A new cast takes the stage in this Elizabethan musical romp.
Over a year after making its straight-to-Broadway world premiere, Something Rotten! is still running strong at the St. James Theatre. Much of its success can be attributed to Karey Kirkpatrick and Wayne Kirkpatrick's undeniably funny score, with an equally hilarious (albeit messy) book by Karey Kirkpatrick and John O'Farrell. Still, the show probably wouldn't have survived this long without director/choreographer Casey Nicholaw's razzle-dazzle staging, which features some of the best production numbers currently on Broadway. Now, a stellar replacement cast looks poised to keep Something Rotten! feeling fresh and new.
The title (arguably the most unappetizing on Broadway) is a reference to Shakespeare's Hamlet. The wacky and imaginative story takes place in Elizabethan England, a place where poets are the superstars, complete with crazed fans and tabloid-ready rivalries. Shakespeare (Will Chase) twinkles brighter than them all, to the great consternation of struggling actor-manager Nick Bottom (Rob McClure), who fired Shakespeare from his troupe for being "annoying." Nick's brother, Nigel (Josh Grisetti), is more of a fan, despite (or because of) his own real talent for verse. Facing the extinction of his company when moneylender Shylock (Gerry Vichi) raises his interest rate, Nick resolves to eat Shakespeare's lunch: He goes to soothsayer Thomas Nostradamus (Brad Oscar) to find out what the Bard's greatest hit will be, so he can write it first. It is a profoundly fear-based artistic decision with the potential to leave Nick with egg on his face.
Leading the cast, McClure radiates the energy of a particularly angry little boy, bouncing through all of his choreography. He's like a living cartoon, a style that fits perfectly with the zany tone of this musical. Grisetti (who looks like he could be McClure's actual sibling) is far less aggressive, with a passivity that screams "little brother."
As Nick's saintly wife, Bea, Leslie Kritzer is funny and likable, making a strong first impression with her song "Right-Hand Man." The charming Catherine Brunell plays Nigel's wayward puritan girlfriend, Portia, with just the right combination of innocence and sass. Both women effortlessly wear Josh Marquette's Disney princess-looking wigs as if they were their natural hair.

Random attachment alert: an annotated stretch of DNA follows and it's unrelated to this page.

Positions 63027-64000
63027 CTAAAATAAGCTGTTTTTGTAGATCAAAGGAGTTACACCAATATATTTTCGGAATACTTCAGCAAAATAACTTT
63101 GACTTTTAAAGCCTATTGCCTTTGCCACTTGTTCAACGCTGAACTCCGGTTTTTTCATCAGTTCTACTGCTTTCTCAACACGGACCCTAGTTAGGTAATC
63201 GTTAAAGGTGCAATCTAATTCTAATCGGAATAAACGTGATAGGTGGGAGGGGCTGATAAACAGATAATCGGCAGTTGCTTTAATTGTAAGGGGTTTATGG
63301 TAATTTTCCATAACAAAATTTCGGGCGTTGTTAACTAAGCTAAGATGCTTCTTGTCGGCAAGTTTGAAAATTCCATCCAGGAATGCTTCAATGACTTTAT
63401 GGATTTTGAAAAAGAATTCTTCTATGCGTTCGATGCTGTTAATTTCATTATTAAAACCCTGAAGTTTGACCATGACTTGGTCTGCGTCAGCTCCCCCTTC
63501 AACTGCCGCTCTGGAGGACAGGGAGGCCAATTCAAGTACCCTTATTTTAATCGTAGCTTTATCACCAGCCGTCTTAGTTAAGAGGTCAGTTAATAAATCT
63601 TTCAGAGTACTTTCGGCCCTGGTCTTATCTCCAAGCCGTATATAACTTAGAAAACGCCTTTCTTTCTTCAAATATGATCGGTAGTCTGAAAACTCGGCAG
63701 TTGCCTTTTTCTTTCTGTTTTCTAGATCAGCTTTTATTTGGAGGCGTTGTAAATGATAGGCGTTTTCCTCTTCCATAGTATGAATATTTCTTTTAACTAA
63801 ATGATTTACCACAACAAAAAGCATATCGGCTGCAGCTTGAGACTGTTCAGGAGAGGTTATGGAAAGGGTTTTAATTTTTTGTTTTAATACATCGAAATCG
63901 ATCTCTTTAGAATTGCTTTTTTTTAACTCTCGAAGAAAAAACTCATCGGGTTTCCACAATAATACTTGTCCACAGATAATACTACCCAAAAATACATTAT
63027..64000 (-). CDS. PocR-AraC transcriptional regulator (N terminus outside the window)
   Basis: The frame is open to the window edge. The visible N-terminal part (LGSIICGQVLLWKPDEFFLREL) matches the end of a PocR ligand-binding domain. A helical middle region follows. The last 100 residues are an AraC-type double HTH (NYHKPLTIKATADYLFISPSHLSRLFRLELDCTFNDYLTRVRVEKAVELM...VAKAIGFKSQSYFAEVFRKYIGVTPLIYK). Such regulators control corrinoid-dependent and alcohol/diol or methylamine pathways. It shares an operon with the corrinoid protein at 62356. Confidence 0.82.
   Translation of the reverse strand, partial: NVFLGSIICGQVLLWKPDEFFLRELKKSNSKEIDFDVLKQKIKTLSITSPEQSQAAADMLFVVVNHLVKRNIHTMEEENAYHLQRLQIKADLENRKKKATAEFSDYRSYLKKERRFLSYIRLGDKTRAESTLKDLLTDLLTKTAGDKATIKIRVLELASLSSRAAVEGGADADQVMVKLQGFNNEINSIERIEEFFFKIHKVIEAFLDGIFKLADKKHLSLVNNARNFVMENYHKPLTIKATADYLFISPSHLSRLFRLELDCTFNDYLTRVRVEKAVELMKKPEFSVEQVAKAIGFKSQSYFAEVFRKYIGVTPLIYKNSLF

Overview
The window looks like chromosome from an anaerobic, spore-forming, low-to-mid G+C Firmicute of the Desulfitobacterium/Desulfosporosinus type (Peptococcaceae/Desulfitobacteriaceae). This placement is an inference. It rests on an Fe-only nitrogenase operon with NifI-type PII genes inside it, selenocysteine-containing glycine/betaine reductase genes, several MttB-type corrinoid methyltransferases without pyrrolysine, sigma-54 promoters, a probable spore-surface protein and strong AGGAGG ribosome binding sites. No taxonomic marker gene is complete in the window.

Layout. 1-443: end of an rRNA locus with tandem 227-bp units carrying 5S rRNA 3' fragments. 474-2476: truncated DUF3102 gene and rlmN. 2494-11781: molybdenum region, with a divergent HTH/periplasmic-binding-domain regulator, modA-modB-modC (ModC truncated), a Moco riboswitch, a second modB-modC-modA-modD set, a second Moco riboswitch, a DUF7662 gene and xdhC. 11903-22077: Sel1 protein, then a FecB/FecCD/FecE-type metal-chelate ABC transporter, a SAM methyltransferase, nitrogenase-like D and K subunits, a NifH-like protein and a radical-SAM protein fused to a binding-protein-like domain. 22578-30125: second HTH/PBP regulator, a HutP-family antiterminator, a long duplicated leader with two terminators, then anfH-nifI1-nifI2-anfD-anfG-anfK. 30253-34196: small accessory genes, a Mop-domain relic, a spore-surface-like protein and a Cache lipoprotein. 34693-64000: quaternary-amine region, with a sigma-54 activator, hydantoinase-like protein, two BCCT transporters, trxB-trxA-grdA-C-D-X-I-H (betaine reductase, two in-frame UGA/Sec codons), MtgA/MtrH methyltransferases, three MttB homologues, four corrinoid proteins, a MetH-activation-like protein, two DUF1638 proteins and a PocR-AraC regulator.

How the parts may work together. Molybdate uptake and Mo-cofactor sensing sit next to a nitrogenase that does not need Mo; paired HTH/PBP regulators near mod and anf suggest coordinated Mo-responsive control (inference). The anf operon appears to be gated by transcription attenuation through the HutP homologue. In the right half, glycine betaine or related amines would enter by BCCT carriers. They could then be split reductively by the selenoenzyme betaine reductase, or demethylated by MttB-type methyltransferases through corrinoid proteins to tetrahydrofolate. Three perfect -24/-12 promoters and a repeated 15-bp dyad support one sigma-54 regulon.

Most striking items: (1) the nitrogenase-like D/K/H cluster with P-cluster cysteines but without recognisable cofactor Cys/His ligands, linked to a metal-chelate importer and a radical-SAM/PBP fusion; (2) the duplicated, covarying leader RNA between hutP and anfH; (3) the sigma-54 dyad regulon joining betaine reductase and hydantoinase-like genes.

Chase's Shakespeare is like an Elizabethan Billy Idol, his doublet precariously fastened by just one button. His arrogant charisma is simultaneously repulsive and sexy as he purrs his greatest hits in a manner reminiscent of a vintage Tim Curry. As Portia's bible-thumping father, Brother Jeremiah, the uproarious David Beach subtly comments on the script. Wallowing in the decadence of his diction, he scrunches up his face in recognition of his own Freudian slips: "So help me God, I will smite these Bottoms — and smite them hard." *wince*
Naturally, Tony Award nominee Brad Oscar (the lone principal holdover from the original cast) is still stopping the show with "A Musical," the glitzy premonition of the future of theater that somehow manages to highlight all the most important Broadway shows of the last century. He is backed by a tireless ensemble, each of whom have crafted very specific characters of their own, so that watching the action upstage is often as fun as seeing what's happening downstage.
Kirkpatrick and O'Farrell's book is not the wittiest or most efficient on Broadway: Truly, the second act feels somewhat like a crash landing after a particularly boozy ride in first class. But what the script lacks in style is more than compensated for by a cast ready and able to go the extra mile for a laugh. It's not just Chase: Everyone in this company is a rock star. Their performances absolutely merit a second helping of this completely enjoyable lunacy.